Blind Date is back on our screens, with Al Porter stepping into Cilla Black's shoes for an Irish version of the matchmaking programme – and the first episode is a lorra lorra fun, and a lorra lorra cringe.

Blind Date Ireland follows the original formula; one person chooses who to date from a group of three hopefuls, with a sliding wall separating them to ensure it's based on personality alone, and a series of questions are asked, with whoever gives the best responses getting a date.

Where First Dates has its own restaurant and Take Me Out sends their couples to Shifters, the location of the first date on Blind Date is unknown until host Al Porter produces a gold envelope, revealing where they're being sent.

Dates could be sent a couple of miles down the road to an Irish attraction, or they could be jetting off somewhere a bit more exotic, it's the luck of the draw, and the very first episode sets the tone; one couple are off to Bunratty Castle, while the others are Barcelona-bound. Fair? Not really. But love conquers all, right?

Opening the show, Porter addressed the legacy of the original ITV show, which ran from 1985-2003, acknowledging that he isn't legendary host Cilla Black, but that they'll have a lot of fun regardless.

He also gave a nod to the other dating show dominating Irish screens since it came to these shores, saying, "First dates are great fun, but blind dates are a lot more exciting."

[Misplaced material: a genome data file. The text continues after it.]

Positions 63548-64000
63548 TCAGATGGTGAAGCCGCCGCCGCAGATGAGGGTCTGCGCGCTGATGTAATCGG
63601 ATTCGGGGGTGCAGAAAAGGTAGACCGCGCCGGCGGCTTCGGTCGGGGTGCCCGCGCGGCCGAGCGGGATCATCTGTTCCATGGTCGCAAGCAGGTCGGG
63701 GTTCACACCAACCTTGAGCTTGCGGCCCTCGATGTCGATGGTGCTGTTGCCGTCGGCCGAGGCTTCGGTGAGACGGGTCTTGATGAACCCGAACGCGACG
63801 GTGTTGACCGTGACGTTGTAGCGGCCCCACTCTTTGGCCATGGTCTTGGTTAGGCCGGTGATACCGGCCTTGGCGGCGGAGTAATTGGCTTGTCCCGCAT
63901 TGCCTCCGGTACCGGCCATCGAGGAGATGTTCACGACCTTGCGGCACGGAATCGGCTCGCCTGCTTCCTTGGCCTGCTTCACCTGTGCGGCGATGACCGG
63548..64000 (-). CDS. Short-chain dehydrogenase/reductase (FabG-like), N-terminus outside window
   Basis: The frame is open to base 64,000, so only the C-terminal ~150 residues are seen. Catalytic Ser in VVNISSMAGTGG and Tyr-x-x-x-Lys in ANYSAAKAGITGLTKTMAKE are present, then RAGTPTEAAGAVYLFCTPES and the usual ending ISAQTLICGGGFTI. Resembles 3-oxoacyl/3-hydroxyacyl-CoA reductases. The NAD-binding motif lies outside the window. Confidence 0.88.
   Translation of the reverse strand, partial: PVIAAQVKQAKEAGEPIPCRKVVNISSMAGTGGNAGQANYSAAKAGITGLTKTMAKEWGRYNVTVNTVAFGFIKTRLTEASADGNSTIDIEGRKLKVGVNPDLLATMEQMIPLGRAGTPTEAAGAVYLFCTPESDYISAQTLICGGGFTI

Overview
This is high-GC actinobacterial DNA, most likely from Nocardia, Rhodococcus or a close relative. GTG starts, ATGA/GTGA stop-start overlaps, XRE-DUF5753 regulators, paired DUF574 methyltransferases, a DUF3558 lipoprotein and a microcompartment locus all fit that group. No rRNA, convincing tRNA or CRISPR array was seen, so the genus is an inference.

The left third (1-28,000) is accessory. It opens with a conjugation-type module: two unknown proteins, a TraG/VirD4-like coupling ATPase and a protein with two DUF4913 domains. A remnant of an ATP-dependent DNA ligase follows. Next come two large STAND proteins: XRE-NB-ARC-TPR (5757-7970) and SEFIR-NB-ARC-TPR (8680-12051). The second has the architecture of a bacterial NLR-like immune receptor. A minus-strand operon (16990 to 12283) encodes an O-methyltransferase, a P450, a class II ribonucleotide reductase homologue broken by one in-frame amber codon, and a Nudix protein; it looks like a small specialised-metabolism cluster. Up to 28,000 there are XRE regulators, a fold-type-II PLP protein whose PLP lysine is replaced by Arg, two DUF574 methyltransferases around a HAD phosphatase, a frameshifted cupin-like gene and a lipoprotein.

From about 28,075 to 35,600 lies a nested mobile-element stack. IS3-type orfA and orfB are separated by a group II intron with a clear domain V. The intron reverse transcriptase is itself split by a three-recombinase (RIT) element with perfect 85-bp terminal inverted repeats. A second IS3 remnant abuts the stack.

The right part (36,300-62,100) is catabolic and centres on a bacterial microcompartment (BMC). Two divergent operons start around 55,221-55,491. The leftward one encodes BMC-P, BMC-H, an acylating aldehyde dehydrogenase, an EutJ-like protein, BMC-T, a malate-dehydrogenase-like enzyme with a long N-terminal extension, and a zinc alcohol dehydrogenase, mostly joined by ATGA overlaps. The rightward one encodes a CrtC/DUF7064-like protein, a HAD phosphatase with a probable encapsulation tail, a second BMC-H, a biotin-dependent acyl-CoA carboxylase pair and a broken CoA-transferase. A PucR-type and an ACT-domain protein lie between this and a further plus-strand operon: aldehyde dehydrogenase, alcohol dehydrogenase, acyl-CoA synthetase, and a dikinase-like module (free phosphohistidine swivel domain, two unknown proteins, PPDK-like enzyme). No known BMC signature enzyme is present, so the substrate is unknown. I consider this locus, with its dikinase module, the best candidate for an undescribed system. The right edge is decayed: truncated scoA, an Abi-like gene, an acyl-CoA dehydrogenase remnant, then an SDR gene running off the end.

Whether the show is more exciting remains to be seen, but in the cringe stakes it definitely comes out on top, and we've seen some very cringeworthy moments on First Dates, so that's saying something.

As a first episode, the tone of the show is set; the dirtier the one-liner the better seems to be the order of the day, and it will leave you laughing. Also, a bit of spontaneous dancing is highly probable. 

Porter was made to host something like this and he is unashamedly himself throughout. If the daters could only work on their own delivery it would be much better, with some appearing to have forgotten their lines, or fluffed them.

I wouldn't be surprised if the ones that tripped over theirs were doing so out of some kind of subconscious self-preservation mechanism, because not everyone is cool with saying those kinds of things on a national TV show.

Despite the cringe-factor, the show is entertaining and perfect for a bit of silliness on a Sunday night before kicking off another week.

Guilty pleasure viewing at it's finest.